The Brooklyn College Vanguard

BC Prof. Irina Patkanian Offers Advice on Film Trade

Professor Irina Patkanian./

By Johan Abdu 


   On Aug. 9, CUNY Brooklyn College proudly announced that Television, Radio, and Emerging Media Professor and Filmmaker Irina Patkanian was awarded an Artist Fellowship in the Video/Film category, along with $7,000 worth of funds by the New York Foundation for the Arts. Patkanian will use the funding towards “Somos Cuba,” her documentary project set in Havana. The film follows the change in the country’s political landscape, leaving behind its communist past through the lens of real people and their families. 

   Patkanian receiving the prestigious fellowship came almost as a surprise, considering the NYFA looked over 3,572 applicants and only selected 88 fellows. 

   “What’s important is to understand that there are so many ways of making films [and] there are so many ways of telling a story,” Patkanian told The Vanguard. “On television and in film, only 10 percent of possibilities are shown.”

   Patkanian was born in St. Petersburg, Russia and enjoyed her youth as a storyteller, going on to graduate from the University of St. Petersburg with a BA in English Literature & Linguistics. She moved to the United States in 1991, after the fall of the communist regime in Russia, and resided in Iowa to earn her MFA in Film Production at the University of Iowa, making short films and earning fellowships along the way. 

   She eventually moved to Brooklyn, New York, and worked for production companies and films before receiving a work offer from Brooklyn College. 

   Patkanian is inspired by the works of independent creators, such as John Cassavetes, Lynne Ramsey, and Kelly Reinhardt, and 20 years later, she sees firsthand the changes in filmmaking practices between her students and fellow peers.

   “I’ve seen a lot more interesting and experimental works outside of the typical distribution channels…students, too. Especially, during the pandemic, I’ve seen more range, more interesting, more risk-taking work shot on small equipment,” she said.

   When it comes to her most accomplished works, Patkanian points to “Little Fiel,” her 2017 stop motion animation/documentary. Inspired by Mozambican Artist Fiel dos Santos’s real tellings of his country’s civil war and the people it affected, the short film reinterprets guns for what they are: pieces of metal that can be repurposed. Just as they are assembled, we can take them apart and make them into different things. 



   “Little Fiel” went on to be selected and awarded at film festivals around the United States, as well as winning Best Documentary at the 2018 Beveren International Film Festival in Belgium and the Human Rights Award at the 2018 Amazing Shorts Film Festival in Madrid, Spain.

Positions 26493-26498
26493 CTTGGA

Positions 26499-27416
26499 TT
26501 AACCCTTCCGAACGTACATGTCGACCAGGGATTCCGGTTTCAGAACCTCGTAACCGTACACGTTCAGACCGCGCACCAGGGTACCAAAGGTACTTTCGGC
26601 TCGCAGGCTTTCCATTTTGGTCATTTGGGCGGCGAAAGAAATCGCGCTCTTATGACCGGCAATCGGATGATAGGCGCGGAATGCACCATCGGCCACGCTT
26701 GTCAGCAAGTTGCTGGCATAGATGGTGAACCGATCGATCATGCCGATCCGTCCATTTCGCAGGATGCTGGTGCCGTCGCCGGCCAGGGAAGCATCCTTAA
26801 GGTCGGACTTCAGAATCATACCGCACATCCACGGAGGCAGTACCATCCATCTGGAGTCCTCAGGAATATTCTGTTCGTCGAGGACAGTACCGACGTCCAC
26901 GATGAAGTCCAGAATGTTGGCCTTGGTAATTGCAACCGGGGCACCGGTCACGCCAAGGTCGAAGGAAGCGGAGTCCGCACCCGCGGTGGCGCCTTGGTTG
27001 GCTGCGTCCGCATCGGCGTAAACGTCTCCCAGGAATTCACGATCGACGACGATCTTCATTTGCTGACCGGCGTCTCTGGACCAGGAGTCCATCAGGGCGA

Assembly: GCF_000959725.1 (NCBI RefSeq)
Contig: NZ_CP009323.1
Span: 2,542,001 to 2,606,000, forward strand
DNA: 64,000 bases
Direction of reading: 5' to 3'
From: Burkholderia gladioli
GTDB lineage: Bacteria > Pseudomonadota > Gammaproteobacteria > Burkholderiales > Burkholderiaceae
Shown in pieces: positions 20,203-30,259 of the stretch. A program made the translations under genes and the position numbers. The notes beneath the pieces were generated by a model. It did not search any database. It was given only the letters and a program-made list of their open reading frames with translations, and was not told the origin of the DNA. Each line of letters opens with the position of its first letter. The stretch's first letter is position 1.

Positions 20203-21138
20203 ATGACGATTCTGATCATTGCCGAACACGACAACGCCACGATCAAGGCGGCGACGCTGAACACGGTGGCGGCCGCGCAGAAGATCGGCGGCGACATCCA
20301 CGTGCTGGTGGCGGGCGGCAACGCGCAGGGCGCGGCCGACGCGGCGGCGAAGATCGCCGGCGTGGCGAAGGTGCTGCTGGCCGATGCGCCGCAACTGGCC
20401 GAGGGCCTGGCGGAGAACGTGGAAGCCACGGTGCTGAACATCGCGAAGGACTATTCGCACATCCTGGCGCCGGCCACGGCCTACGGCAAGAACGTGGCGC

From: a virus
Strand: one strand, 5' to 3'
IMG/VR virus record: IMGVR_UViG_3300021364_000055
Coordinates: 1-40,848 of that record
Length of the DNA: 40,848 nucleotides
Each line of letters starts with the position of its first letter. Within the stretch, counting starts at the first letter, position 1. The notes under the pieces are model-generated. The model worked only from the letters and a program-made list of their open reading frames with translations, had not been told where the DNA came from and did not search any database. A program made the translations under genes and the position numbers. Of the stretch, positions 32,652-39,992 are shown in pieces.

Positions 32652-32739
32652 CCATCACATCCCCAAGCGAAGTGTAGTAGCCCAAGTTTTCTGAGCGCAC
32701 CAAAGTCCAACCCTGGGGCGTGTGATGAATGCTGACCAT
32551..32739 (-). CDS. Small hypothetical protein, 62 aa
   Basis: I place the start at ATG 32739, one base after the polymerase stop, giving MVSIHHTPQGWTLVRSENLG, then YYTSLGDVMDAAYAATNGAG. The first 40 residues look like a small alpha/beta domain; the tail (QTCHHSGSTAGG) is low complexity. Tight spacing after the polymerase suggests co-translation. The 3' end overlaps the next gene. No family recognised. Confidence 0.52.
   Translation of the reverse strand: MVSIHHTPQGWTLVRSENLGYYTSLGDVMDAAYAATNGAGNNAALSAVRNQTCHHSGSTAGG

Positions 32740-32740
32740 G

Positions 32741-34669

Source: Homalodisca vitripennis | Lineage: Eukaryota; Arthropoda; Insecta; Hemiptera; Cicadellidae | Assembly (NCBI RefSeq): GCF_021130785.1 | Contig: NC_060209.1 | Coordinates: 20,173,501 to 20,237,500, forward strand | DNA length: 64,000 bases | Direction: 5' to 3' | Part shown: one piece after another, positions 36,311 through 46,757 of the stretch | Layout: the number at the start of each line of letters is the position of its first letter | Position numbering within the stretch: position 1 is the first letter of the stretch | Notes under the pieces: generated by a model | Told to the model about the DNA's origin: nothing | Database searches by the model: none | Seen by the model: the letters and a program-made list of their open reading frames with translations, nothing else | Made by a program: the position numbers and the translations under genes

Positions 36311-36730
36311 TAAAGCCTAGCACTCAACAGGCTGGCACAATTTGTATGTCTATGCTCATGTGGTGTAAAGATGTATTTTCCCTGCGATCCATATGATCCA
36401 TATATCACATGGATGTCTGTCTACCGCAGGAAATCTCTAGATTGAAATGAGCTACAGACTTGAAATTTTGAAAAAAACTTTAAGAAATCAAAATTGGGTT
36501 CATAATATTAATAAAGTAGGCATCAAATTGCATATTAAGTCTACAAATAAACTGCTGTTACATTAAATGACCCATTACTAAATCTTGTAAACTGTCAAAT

For film and filmmakers, it’s all about telling a unique story. Whether it’s about forbidden love or a tear-jerking tale too good to be true, it often comes down to its originality and how you can fall in love with the film-making process. Films, after all, are almost like “human beings,” according to Patkanian.

   “I often think of films as people because they are such organic creatures,” said Patkanian.
“Some films are good but I don’t like them, just like people, but let’s not go into that.

    In her filmmaking class, Patkanian teaches three distinct things about film right from the get-go.

   “One. It has to inform, tell you something new that you did not know; Two. It has to move you. If it doesn’t move you, nobody cares. People will not register it and dismiss it; Three. It has to be visual, because it is a visual media,” explained Patkanian. “If you are being very, very honest, it is guaranteed to be original.”

   Patkanian also admits that not everyone is cut out for filmmaking since self-negotiations are often involved when it comes to what you gravitate towards the most and what you excel at. 

   “I came up with the concept of ‘the key.’ If you find the right key, it will open all doors. As soon as you figure out what your film is about, it will be easy. Before that, it’s difficult,” Patkanian said.

   For Patkanian, there are many aspects to filmmaking that take time to master on their own, but everyone should be comfortable behind a camera and be able to share not just videos with the world, but also themselves. 

   “I think that you should take videos on your phone and share it widely,” said Patkanian. “I think filmmakers have to learn a lot more, how to tell a story, and most importantly, how to make an audience see that story, and what they want them to see.”

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